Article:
Italy and Greece. Last night, anticipating a snow day and enjoying a glass of red wine, I skyped with a friend from L’Abri. It’s been five or six months since we’ve seen each other, but we never considered Skype (probably because I never think of the easy solution to problems), and it was strange to see his face on my computer screen. We were talking because – in joy and excitement – I had messaged him that I would be in Italy and Greece in a few weeks and he should hop on over. Studying in France makes European travel so much easier than living across the pond.
“What?” he said. “You’re just telling me this now?”
I didn’t tell him that I haven’t really been telling anybody. I’ve been holding it close, partly afraid that it isn’t true and partly because I feel I don’t deserve another foray to Europe after my wonderful trip this summer.
My mind has been wrapped up with each new thing that comes, and it’s only now that I’ve been able to think about it.
“I don’t live dates,” I told him, as though this made perfect sense.
“Ummm…?” he said.
I laughed to pause long enough to figure out what I meant.
“I live Mondays and Tuesdays, not January 20th and 21st. So it snuck up on my so fast and now it’s not even two weeks away.”
How is this possible, this trip to Rome and Athens? One of the perks of being a teacher is you get to chaperone school trips. And yes, I mean “get to” because I can’t wait to explore this part of the world, even with students in tow. Maybe, especially with students? There’s a brightness in learning eyes that I love.
I’ll try to take pictures, but I’m terrible at that and I get distracted by everything going on around me.
I’ll try to eat the yummiest foods and buy the prettiest gift for my sister. I’ll try to read Quo Vadis (upon suggestion) to prepare me, but this probably won’t happen. I’ll be swept up on an airplane and whisked across the water.
Airplanes make the world geographically smaller. Skype does the same thing, only from the comfort of your own bed.
Music. Another Joe Purdy song, “Diamond State.” I love his voice. It’s about ice and cold and longing for summer. There are a lot of pauses in this live recording, so find it on Spotify if you want a clear listen.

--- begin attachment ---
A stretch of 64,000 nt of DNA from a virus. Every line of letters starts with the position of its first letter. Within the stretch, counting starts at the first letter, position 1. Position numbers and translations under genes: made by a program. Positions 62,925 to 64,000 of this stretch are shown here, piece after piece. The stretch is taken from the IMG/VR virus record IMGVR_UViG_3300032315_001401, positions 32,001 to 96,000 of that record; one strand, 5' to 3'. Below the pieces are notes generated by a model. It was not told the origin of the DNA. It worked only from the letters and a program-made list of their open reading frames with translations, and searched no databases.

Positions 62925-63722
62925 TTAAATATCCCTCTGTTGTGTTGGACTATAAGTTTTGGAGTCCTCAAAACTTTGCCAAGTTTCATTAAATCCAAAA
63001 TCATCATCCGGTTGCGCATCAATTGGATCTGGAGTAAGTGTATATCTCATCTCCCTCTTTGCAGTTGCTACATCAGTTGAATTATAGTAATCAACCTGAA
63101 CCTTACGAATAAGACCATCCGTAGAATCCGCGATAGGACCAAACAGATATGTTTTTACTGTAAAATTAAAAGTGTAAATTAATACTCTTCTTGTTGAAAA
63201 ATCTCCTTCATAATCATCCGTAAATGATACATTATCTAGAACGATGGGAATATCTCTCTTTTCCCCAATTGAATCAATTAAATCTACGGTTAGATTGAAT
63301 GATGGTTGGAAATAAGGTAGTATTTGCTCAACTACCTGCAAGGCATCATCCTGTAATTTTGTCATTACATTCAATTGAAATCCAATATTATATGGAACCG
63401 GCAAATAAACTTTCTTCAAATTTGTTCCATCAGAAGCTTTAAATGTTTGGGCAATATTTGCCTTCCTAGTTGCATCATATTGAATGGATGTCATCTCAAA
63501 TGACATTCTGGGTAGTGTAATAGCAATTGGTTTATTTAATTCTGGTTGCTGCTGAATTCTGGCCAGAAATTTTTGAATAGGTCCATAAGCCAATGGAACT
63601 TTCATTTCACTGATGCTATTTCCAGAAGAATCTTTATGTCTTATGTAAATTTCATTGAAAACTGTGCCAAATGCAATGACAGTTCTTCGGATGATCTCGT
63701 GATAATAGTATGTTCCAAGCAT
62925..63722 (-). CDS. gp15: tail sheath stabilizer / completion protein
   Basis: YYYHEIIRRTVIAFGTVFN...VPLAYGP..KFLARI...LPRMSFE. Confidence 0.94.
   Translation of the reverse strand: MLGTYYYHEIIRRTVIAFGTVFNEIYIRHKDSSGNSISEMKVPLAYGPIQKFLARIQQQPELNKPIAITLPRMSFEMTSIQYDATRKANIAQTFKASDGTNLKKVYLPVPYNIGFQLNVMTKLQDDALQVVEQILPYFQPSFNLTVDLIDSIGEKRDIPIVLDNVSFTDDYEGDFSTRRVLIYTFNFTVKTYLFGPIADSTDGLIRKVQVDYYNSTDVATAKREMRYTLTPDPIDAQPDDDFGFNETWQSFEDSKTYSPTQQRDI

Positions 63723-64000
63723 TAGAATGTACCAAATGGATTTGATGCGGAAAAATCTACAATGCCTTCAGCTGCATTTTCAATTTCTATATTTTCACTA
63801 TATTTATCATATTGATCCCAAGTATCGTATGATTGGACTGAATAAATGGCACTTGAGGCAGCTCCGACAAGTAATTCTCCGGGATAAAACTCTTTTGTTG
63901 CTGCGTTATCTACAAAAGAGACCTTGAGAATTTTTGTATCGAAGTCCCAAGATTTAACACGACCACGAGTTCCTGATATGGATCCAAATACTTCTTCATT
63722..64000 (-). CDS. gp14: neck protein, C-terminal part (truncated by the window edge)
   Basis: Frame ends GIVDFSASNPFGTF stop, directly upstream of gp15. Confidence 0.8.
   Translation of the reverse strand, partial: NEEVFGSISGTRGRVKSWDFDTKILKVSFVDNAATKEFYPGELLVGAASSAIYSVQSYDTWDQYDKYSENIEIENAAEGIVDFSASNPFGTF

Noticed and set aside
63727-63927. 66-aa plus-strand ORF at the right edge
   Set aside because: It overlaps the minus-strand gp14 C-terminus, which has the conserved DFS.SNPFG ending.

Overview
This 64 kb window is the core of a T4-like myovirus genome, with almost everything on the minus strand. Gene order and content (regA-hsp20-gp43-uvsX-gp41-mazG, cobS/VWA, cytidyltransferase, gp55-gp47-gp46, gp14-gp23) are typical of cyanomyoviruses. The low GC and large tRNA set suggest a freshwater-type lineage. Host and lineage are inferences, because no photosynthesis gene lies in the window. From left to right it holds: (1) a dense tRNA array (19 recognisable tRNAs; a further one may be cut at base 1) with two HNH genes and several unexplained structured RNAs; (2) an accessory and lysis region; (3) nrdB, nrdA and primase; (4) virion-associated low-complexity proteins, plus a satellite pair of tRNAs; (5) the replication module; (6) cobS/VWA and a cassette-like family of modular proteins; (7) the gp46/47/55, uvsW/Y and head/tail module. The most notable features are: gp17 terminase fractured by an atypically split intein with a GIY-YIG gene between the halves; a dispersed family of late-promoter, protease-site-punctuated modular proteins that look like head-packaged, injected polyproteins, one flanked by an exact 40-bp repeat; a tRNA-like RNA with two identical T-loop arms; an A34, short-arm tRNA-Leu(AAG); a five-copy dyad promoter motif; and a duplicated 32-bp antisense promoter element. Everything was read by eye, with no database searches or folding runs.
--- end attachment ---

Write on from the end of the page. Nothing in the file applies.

New dress. I bought a new dress at the mall, and I don’t regret it even a little. It’s simple and chic and I bought it for a YMCA event I’m volunteering at this Friday night. We’re opening our theatre with a performance by a world-renowned opera singer, and in order for me to go, I had to volunteer ($125 tickets, anyone?). I can’t wait to feel slightly glamorous and very volunteery in this new Ann Taylor Loft dress.
[I can even teach in it on those days when I need a little up-lifting. Here’s to versatility!]
Half-truths. In that same Skype conversation, my friend asked me what prompted my last post. He was kind, and I could tell he thought it was a little – how do you say? – angsty, so I told him about watching my middle and high school students, these girls who are so fragile and unsure of who they are. I told him I hate knowing what lies ahead of them (or, maybe for some, what they’ve already been through) and also knowing there is nothing I can do to save them.
[I looked them in the eye once, when they were freaking out about something – clothes or a movie or something a boy had said, I can’t remember – and I said It gets better. Whatever you’re going through right now, I can tell you, it gets better. Because there is no doubt in my mind that what I’m living now is better than (and a product of) those tough years, figuring things out.]
I even told him that I’d recently read through one of my journals from 8th and 9th grades, and that this horror added itself to the mix.
But I didn’t tell him the whole truth. I didn’t tell him the seeds of other things that fed into that letter.
I think that’s okay. This blog thing is kind of strange, anyway, this baring of thoughts and soul online.
Half-truths are the way to go, I think. I’m just trusting that he (and you) won’t feel slighted.
I want to share my thoughts and life, but some things are better left in those journals I’m always talking about. Maybe I’d tell more over coffee or curled up on the couch, but even then, I remember we can only know others so deeply. There’s always a curtain, a half-truth, an incomplete truth.
I like to think this is part of the beauty of human connection. It keeps me guessing. It keeps me interested in other people.
It keeps me wholly known by God and no one else.
[Coliseum photo: Marcel Germain.]